Snow Grazing Saves Feed Costs
If you have a cow-calf or stocker operation, now is the time to set things up for the new grazing season. No, I'm not talking about the usual Ontario grazing months of mid-May to September. The new grazing season I'm referring to starts after most beef cattle have migrated to the safety of the barn and the luxury of stored feed ! It features freezing temperatures and a picturesque white blanket on the field. Completing the scene is a herd of healthy cattle, getting ready to welcome a flying sleigh pulled by small ruminants who will fuel up on the pasture prior to completing their global trip. That's right … grazing on December 24th. Is this possible ? You'd better believe it is !
Research projects at the University of Guelph's New Liskeard Research Station have been part of the pioneering effort to explore the applicability of winter grazing in Ontario. At the start, skeptics were many, while supporters were few. Not many observers thought that beef cows would be able to survive past September in an outdoor system with only windbreaks for shelter and pasture for feed. Another factor which was thought to be a negative was the type of cows to be used … they were large frame crossbreds, averaging 1400 lbs, who were used to above average quality feed and excellent winter quarters.
For the initial experiment, researchers Christoph Wand and Jock Buchanan-Smith allocated dry, pregnant cows to three treatment groups. They were placed either on a grass pasture, a legume pasture or in a barn. Barn cows were fed baled forage. The timothy and trefoil dominated pastures had been harvested mid-July and allowed to regrow, "stockpiling" standing forage for fall usage. The trial commenced on Oct 9th, with cattle grazing controlled with electrified polywire, which was advanced daily to minimize trampling and wastage. Cattle performance and health were closely monitored.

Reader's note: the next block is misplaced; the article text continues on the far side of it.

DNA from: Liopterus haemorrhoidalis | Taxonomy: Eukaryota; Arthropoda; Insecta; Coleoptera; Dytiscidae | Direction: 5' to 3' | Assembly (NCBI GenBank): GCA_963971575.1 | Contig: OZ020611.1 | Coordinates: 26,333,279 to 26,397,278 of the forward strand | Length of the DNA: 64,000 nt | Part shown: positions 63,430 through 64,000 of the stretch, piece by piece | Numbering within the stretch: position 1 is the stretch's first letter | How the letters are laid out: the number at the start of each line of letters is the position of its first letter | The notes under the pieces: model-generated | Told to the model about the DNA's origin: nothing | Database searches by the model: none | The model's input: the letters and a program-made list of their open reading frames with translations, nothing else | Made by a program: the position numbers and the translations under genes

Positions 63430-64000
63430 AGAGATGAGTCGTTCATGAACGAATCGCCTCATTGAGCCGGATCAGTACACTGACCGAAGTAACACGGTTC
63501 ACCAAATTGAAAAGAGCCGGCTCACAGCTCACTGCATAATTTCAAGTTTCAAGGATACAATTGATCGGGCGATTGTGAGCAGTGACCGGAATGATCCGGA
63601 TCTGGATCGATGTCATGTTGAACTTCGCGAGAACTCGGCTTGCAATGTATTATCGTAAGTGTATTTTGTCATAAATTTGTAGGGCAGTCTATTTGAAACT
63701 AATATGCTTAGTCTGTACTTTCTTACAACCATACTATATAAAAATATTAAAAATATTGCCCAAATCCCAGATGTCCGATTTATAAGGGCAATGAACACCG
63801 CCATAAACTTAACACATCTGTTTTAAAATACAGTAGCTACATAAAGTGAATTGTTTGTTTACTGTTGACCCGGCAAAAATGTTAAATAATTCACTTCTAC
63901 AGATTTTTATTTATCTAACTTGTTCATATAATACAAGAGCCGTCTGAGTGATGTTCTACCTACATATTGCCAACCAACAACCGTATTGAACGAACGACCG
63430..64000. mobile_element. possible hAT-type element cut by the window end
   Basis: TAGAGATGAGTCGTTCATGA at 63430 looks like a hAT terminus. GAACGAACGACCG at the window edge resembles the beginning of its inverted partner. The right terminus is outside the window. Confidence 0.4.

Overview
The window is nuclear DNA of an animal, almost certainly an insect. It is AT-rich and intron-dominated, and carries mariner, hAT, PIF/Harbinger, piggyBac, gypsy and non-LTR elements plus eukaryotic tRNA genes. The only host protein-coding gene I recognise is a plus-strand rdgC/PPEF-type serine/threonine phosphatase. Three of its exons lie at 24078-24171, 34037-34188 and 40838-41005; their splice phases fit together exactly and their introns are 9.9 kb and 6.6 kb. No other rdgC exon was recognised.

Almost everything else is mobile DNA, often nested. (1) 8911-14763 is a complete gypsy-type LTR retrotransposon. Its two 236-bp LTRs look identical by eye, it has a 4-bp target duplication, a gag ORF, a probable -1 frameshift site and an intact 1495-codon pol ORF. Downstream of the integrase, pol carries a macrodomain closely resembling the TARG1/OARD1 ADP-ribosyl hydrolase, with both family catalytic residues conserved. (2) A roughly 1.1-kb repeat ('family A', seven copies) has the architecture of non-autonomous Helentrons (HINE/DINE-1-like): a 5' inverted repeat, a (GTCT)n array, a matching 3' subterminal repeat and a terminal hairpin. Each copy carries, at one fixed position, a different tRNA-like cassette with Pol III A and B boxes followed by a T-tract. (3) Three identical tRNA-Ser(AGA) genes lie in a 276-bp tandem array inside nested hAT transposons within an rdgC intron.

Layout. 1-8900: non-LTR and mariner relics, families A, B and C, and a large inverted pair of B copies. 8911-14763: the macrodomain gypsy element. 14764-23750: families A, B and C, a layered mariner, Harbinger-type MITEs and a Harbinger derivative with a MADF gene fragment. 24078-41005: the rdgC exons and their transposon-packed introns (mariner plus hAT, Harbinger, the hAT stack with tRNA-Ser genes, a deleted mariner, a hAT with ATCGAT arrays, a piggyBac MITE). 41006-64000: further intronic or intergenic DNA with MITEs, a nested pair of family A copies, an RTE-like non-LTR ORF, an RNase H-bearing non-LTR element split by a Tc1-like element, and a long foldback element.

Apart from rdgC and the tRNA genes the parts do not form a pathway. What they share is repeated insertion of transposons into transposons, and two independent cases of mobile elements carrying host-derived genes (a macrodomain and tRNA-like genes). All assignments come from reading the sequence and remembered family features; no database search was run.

The results amazed researchers and observers alike ! For the first 2 months, the pasture cattle out performed their herd mates in the barn (see Figure 1). These cows got down to business and did what beef cows do so well - grazing enthusiastically, and making efficient use of standing forage.
"But just wait till the snow comes and that north wind begins to howl" predicted the naysayers, "the cows will shiver and stand at the lane bawling to get back to their barn!" As in most years in Temiskaming, it got colder as November commenced, dipping to -18' C at night, with a light snow cover brightening the landscape (Figure 2). The cows bravely thrust their muzzles into the snow and kept on grazing ! Although the cows had ready access to a windbreak, they rarely used it unless it was both cold and quite windy. They seemed to enjoy bedding down out in the fields, meditatively chewing their cud beneath twinkling stars on crisp nights, steaming like tea kettles with every breath.
As December advanced, snow cover increased and temperatures continued to drop. Analysis of samples of the standing forage showed that feed value decreased surprisingly little over the course of the trial, and was comparable with the baled forage fed to the barn cows. The grazing cows didn't show any signs of slowing down until snow depth exceeded 25 cm, and their intake of forage was reduced. This resulted in grazing cows starting to lose body weight and condition, and the cows were pulled from the fields on Dec. 18th.
Following these cows through calving, breeding, and weaning showed that fall/winter grazing did not have a negative impact on production parameters such as calving ease, pregnancy rate, calf survival or weaning weight. Extending the grazing season reduced expenses by about $50 per cow due to the lower cost of pasture versus feeding baled forage and reduced costs for bedding and manure handling. Subsequent research showed that fence movement could be reduced to once per week, without detriment, making the technique easy for farmers to apply.
Figure 1. Cow Weight Change During Fall Grazing
Little capital investment is needed to implement extended season grazing. Its just a different way to manage the forage resource - letting the cows do their jobs as self propelled forage harvesters and manure spreaders. And what about the naysayers ? Well, I was one of them; now I say: "There's no grazing like snow grazing" !
Figure 2. Grazing Through Snow
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|Author:||Tom Hamilton - Beef Program Lead - Production Systems/OMAFRA|
|Creation Date:||July 2006|
|Last Reviewed:||July 2006|